The #10 of Reutimann was bashed by the commentary crew and by fans heavily as teams scramble to figure out a strategy for the final restart in a Green-White-Checker finish.
The #24 and #48 stay out, the #88 and others pit.
It's time for the final restart, the Top 5 cars are the #24, #48, the #2 of Brad Keselowski, the #15 of Clint Bowyer, and the #39 of Ryan Newman.
The front two haven't pit and have worn out tires, this should get interesting.

Race restarts and it quickly goes downhill.
The #15 car, with the #39 possibly helping shove him a bit, flies into the first corner and gets into the #24, spinning them and the #48 car out.
The #24 saves it and keeps going while the #15 and #48 get the worst of it.
This forces a caution and since the leaders hadn't taken the white flag, we attempt a Green-White-Checker again.
This time no chaos and the #39 car wins the race. (#10 forcing the caution) (GWC #1, featuring the spin) (the last 20 laps of the race in general)

The #10 car was bashed heavily and many were confused why the #10 was still running around on track when he was so many laps down and with a car that was having issues.
Well Speed's Jimmy Spencer explained it and it makes sense.
The #10 car was just one point out of the Top 35 for owner's points.
Since each car it passes is another point, it just needed to pass one more car.
Well the next car in line was the TBR teammate #36! Even better was it wasn't on track! (Which I speculate TBR had the #36 pull off track so the #10 could pass it).
If the #10 could run 5 more laps of the remaining 8 (at the time of the radio chatter), it would pass the #36 and gain that precious point.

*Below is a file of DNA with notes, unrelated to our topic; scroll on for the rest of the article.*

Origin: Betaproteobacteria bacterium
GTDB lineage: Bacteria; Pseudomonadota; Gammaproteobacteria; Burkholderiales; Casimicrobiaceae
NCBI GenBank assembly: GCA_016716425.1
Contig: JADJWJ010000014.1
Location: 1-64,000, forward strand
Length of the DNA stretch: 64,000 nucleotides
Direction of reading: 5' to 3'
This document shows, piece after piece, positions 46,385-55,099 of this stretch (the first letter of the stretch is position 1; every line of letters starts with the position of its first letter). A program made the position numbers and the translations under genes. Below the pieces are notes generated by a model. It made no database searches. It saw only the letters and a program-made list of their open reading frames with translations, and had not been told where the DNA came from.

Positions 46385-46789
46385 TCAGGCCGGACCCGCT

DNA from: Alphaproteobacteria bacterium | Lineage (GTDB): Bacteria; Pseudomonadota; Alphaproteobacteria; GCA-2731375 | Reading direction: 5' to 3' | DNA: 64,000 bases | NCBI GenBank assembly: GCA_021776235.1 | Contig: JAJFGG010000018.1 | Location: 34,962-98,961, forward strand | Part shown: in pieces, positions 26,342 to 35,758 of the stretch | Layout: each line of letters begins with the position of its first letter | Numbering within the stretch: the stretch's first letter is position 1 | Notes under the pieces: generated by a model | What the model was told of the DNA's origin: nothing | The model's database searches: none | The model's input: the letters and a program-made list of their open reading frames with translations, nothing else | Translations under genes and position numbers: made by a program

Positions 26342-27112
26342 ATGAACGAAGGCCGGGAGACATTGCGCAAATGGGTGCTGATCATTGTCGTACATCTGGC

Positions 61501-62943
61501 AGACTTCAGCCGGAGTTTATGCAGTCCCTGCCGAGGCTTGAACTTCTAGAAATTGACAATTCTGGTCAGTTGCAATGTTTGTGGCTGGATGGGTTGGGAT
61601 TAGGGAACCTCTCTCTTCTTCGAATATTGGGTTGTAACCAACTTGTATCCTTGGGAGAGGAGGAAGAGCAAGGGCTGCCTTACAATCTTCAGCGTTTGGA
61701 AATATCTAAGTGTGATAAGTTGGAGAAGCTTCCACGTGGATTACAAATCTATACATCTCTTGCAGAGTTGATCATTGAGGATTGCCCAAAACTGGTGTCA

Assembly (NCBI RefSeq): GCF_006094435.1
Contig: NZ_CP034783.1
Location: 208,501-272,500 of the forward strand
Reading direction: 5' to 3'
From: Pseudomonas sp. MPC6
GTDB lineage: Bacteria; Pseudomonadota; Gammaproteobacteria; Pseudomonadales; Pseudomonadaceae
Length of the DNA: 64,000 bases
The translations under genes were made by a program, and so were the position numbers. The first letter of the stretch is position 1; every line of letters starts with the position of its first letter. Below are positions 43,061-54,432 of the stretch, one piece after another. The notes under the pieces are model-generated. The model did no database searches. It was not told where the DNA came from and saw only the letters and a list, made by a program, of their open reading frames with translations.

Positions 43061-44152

That is the big reason the #10 kept running on track, without a doubt.
Thankfully SHR didn't need the #10 the next week and TBR/Reutimann were able to rush it back into the Top 35 for Danica's races.

I feel this incident led to the removal of the Top 35 and lessening the importance of the owner's points beyond the championship battle.
In 2013, NASCAR switched to a new system, at least for the national series.
Instead the Top X (36 for Cup, not sure on lower series) cars lock in based on qualifying speed irregardless of their owner points or if they're full time or not or even a new/parttime entry.
Though as to help reward better performers and full time entries still, the remaining positions are given based on owner's points highest-to-lowest of the cars attempting to get in including one spot always being reserved for a past champion should they need it which is my preferred system honestly.
(Though this system even led to controversy with some full time cars DNQ'ing in 2014 to some part-time entries though one had its time disallowed so one of them got back in but is still used to this day outside of the Cup Series who moved to a Charter System in 2016.)

Alternate-History time:

What if the #10 car didn't force a caution, would we get a Hendrick 1-2-3 finish (and Hendrick's 200th win)? (Almost certainly in my opinion.)

What if the #15/#39 didn't force the #24/#48 out of contention on that first GWC restart?
(I think the #24 would've had it won.)

Would the #10 have continued to run around with its issues if they weren't needing to gain an owner point due to the SHR deal?
(Not likely.)

If the 2013 owner's point system was in place instead of the Top 35 rule, would SHR even enter a deal with TBR in the first place? (SHR cars have speed, but with a rookie there's no guarantee and what if she had spun/crashed in qualifying. Using another car's owner points would help in that situation)
(I think they would've still gone to a team for that guarantee, but TBR wouldn't have felt as pressured to keep that car up in owner points.)